They showed me statistics and I slowed down.

I was doing about 70 MPH down the West Side Highway last week when I heard a public service announcement commercial on the radio about the New York City speed limit of . . . 30 MPH.

“Yeah, right,” I thought. Who goes 30 in the city?  The guys pushing their carts of fake Louis Vuitton bags probably get up to 35 MPH easy.

The ad continued, “It’s 30 for a reason.”

Ok, you’ve got my attention. Give it to me, NYC DOT.

“Hit someone at 40, there’s a 70% chance they’ll die.  Hit someone at 30, there’s an 80% chance they’ll live.  That’s why it’s 30.”

I put my foot on the brake immediately.

Why?

Because I, ignorantly, had always thought speed limits were arbitrary.  Just made up numbers designed to keep us all under a bit more control.

But no, there was a reason.  A reason, backed up by facts and figures that I certainly couldn’t argue with, and I’m not sure many people could.  And something I will never forget.

What does this have to do with what we do?

We work in a complicated industry with a lot of very passionate people on both sides of every negotiation.  Too often, “drama” gets in the way of swift, practical resolutions.

The quickest way to a mutual agreement is to help the other side understand why things are a certain way, and explain to them the statistical reasons behind it . . . not yell and scream and call them names.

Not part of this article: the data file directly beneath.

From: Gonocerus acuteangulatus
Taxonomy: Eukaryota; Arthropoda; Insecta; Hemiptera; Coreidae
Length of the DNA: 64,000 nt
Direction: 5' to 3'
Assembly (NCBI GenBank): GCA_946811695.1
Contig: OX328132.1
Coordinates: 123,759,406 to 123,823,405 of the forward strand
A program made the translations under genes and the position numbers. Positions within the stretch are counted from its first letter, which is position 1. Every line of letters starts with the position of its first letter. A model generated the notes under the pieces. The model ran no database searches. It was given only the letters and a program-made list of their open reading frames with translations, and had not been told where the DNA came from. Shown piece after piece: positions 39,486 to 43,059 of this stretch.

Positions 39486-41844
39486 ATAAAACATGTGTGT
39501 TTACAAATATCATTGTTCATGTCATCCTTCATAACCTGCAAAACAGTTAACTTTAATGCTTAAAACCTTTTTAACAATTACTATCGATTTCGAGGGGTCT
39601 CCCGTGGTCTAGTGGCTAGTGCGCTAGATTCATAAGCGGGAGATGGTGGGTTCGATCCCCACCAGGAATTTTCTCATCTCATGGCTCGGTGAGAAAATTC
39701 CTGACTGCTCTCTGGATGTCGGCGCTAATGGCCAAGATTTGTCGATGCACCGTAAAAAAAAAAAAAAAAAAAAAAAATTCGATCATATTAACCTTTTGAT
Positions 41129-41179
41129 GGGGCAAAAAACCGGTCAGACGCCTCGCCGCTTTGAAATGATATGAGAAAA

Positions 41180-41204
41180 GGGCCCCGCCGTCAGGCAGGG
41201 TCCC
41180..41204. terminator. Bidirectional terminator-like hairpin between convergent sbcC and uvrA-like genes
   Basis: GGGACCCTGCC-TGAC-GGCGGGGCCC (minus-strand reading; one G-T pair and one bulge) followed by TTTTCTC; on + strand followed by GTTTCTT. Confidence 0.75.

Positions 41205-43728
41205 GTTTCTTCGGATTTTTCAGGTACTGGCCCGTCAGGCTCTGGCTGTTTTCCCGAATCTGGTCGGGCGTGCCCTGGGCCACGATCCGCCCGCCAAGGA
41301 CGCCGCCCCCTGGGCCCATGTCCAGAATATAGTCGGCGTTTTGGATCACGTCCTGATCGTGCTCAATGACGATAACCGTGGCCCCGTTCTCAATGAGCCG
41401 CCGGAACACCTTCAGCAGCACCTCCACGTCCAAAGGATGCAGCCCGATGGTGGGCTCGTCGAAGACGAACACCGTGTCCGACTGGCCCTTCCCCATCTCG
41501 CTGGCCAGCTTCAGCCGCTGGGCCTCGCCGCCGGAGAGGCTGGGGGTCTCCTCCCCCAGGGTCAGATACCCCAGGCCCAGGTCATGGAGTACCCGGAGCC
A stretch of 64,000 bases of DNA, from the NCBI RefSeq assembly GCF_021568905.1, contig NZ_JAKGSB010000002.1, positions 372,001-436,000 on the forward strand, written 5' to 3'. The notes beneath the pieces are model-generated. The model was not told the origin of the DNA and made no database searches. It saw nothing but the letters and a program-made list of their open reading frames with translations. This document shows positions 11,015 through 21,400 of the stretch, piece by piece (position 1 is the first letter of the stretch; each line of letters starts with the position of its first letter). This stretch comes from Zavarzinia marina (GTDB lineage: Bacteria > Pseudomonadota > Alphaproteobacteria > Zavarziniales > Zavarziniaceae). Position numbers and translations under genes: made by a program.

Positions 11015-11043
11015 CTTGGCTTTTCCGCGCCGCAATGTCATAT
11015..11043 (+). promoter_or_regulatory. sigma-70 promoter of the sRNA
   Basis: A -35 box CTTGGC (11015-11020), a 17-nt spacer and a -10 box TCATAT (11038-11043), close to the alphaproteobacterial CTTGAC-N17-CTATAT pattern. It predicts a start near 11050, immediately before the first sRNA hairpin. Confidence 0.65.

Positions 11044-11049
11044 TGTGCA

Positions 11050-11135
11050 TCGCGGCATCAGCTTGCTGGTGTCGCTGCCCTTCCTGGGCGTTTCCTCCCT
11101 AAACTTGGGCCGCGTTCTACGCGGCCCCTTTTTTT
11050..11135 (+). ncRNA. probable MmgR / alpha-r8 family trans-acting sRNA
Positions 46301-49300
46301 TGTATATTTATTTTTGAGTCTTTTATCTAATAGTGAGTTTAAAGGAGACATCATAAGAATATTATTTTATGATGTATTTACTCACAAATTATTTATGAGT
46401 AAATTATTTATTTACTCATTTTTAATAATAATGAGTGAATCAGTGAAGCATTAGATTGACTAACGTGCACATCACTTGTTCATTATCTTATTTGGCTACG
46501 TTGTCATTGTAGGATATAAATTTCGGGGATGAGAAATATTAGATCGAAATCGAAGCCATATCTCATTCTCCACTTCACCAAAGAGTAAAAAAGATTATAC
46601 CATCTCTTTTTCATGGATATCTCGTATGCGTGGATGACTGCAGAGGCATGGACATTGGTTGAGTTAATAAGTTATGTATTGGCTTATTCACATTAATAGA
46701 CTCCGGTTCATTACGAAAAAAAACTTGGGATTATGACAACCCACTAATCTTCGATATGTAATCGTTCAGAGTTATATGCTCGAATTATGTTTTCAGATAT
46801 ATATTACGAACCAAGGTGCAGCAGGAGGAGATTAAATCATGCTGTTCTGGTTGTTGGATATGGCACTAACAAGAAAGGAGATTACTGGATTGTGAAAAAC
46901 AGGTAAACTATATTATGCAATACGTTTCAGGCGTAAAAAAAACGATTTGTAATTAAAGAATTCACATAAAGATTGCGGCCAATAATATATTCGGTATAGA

Because the best result of a negotiation is when both sides win.

A TV version of the commercial I heard is below, which, coincidentally, has a Broadway theme.

 

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You know you’re a brand when . . .

. . . you appear on a skit on Saturday Night Live.

If you haven’t seen this clip from last week’s SNL, prepare not only for a few chuckles, but prepare ye for one of the seven deadly sins to start bubbling up upside you.

I couldn’t help but feel a little envy seeing all those shows satirized in the skit, because this kind of treatment means you’ve crossed over . . . way over . . . into the mainstream (and the Piven reference doesn’t count, although Lorne Michaels’s stock just went way up in my book).

The skit may have made fun of us, but oh how I would have loved to have been one of the Producers of any one of those shows . . .even Cats.

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